The act whereby the narrator describes his inheritance of hatred characteristics from his grandfather is evidence to show that he is subject to the theory of formalism. The narrator presents the passage that he decided to hate people after witnessing the mistreatments that the white police officers unleashed to their black victims. The extent at which the author describes his grandfather’s attitudes towards the lineage challenges a reader to understand that the narrator was stereotypical to the extent that he was unable to control his emotional drive to unleash hatred to distinct groups of people (Smith 14). The narrator’s perspective that his hate for the white people emanates from the emotional drive he acquired after witnessing torturous practices is subject to formalism, a theory that describes events to the extent of believing that subjects or similar situations will evoke similar results.
The second act in the play is the monologue, Territory, whereby a former president of the Los Angeles Police Commission accuses the public of abusing the constitutional rights of police officers in an interview conducted at his home. On the other hand, different groups of citizens are interviewed in relation to the matter (p. 16). Their views evoke the understanding that the police officers in the state are using racial tactics in unleashing terror upon their victims. The African American interviewees in the study criticize the police officers and similar views are presented by the other citizens from the minority races. The critical evaluation conducted in the play’s monologue implements the use the critical theory.
“It was about the influence Ruffian from Malaga, a man that had killed his mistress after she had consecrated herself publicly that…. I have made my heroine a Gypsy” is a passage from the novel, Carmen that describes a personal perspective (OLeary 17). According to the deconstruction approach, the author’s influence after witnessing the inhuman practices that a Spanish woman underwent after assuming herself a holy being in the public are related to the individual need for freedom through democracy. The deconstruction approach in the passage is evident as the author tries to provoke negative critics to people’s decisions through the emphasis that he would create a Gypsy upon realizing his heroine. The passage presents the theory of deconstruction through the authors’ literary practices.
The author uses feminism by adhering to the Spanish social practices as seen in the passage whereby he describes Carmen as a treacherous woman whose determination to earn her fortune enables him to lure Merimee to her house, where she steals his watch. Carmen being a Spanish woman realizes that male chauvinism threatens women’s recognition of their rights; hence, she decides to lure and steal from her victims in the Spanish society (p.17). The practices of Carmen amount to criminal acts, but her determination to retaliate to men’s stereotypical views that women are weak beings propels the narrator’s need to provoke a different understanding. In that case, feminism is present in Carmen’s determination and also to the extent that she uses another man to escort his fellow man out of her house after she accomplishes her mission.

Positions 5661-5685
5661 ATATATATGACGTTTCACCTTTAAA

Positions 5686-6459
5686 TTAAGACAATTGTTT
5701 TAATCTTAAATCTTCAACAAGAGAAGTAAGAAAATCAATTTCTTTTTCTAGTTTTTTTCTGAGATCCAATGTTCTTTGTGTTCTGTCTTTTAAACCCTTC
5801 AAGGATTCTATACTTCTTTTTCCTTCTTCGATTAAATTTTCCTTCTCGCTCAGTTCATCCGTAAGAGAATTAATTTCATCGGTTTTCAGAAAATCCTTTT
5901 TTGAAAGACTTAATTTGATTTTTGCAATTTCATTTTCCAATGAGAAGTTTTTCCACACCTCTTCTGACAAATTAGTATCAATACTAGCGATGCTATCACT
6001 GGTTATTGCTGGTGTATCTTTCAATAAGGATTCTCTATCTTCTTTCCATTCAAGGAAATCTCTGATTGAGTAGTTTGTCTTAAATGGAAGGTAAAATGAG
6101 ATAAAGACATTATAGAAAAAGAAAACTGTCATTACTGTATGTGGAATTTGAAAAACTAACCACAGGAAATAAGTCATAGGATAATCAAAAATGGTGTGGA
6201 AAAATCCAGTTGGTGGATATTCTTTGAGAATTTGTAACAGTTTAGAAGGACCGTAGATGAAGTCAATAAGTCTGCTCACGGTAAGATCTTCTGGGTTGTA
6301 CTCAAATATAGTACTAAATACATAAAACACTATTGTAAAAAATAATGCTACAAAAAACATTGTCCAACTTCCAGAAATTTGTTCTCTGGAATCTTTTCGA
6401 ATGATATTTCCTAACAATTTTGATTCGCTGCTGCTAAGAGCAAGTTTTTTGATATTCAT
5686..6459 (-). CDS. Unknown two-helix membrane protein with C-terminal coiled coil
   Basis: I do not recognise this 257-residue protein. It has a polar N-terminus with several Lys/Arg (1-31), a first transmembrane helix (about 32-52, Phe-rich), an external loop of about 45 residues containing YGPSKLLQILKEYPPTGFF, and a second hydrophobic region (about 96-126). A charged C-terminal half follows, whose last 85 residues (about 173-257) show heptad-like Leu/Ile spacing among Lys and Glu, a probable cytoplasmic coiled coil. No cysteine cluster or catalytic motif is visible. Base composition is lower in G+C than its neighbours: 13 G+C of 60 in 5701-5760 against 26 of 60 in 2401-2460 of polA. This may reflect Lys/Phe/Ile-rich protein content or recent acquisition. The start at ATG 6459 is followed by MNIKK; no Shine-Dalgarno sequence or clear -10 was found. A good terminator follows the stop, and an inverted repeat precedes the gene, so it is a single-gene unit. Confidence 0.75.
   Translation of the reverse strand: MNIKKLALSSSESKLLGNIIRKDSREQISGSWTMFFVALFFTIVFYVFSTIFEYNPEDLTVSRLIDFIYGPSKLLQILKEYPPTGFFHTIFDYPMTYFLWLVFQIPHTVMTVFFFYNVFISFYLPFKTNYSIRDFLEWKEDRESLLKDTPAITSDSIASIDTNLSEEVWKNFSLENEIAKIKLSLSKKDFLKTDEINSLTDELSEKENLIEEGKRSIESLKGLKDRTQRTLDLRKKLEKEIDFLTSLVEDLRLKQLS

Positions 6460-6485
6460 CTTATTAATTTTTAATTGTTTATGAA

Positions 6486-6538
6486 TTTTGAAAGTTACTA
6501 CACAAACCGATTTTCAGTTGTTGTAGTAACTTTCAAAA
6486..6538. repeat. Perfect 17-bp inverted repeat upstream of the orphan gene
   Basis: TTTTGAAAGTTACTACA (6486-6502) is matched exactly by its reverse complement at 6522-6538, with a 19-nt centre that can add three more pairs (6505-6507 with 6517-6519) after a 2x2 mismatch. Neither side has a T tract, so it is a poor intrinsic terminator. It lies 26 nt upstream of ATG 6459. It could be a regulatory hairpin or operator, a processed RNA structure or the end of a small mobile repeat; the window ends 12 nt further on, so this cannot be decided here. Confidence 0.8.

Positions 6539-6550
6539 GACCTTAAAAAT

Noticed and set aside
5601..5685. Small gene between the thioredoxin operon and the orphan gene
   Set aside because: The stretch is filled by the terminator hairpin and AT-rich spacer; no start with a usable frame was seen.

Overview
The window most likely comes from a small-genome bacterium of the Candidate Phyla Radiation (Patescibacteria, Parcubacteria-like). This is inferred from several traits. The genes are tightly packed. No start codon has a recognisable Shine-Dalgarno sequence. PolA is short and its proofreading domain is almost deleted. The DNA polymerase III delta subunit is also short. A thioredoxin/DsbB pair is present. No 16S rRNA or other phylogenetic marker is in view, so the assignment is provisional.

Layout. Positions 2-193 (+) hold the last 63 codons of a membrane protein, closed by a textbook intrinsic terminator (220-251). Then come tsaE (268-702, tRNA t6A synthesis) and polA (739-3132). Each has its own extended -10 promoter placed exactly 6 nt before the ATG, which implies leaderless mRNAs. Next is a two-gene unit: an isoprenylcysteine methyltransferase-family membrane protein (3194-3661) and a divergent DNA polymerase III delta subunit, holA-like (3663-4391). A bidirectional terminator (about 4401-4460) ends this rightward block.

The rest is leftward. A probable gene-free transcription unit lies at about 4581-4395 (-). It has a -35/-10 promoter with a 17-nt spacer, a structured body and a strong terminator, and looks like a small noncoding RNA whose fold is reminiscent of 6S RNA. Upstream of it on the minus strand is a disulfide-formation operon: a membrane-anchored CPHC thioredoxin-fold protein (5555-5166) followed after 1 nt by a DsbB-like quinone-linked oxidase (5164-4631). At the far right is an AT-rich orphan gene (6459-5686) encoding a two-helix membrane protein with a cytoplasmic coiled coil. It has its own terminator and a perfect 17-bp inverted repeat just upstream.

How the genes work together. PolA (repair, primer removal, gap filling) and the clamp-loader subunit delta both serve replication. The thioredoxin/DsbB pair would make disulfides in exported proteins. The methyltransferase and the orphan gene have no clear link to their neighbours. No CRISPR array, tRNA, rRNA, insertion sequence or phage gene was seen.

Cloud Nine play
The first act of the play recites about the Victorian era. Viewers can establish that the characters in the play criticize the Victorian era and colonialism practices. It is evident that the British society under the monarchy was determined to express its authority to weaker subjects within and outside its territorial boundaries with the use of war and other ideologies (p. 42). The use of critical study, an entry that implements the critical theory practice enables the play’s characters to use satirical practices in addressing the issues that the British’ subjects endured during the era. The result of the play also enables viewers to discredit the prevalence of similar practices as such would attribute to the limitation of people’s freedoms against their will.
Formalism as an attribute is present in the second act of the play, which revolves around the issues that would prevail after the British colonialists reconsider and withdraw their African colonial missions. With the use of satirical and comic practices, the play depicts the atrocities that the British colonialists unleashed to the subjects, and the subsequent behavioural characteristics seen within the colonized groups. For example, the play’s use of formalism enables the characters to express the obscene languages used by the former British colonies’ subjects; thus, viewers are capable of learning the importance of respecting people’s cultural practices, lifestyles, and views in order to protect their rights. The literary application of formalism enables the play to embrace satirical practices that provoke the knowledge and understanding that the British committed offenses, which included sexual abuse.
OLeary, Catherine. Companion to Carmen Martín Gaité. S.l.: Tamesis, 2014. Print.
Smith, Anna D. Twilight–Los Angeles, 1992 on the Road: A Search for American Character. New York: Anchor Books, 1994. Print.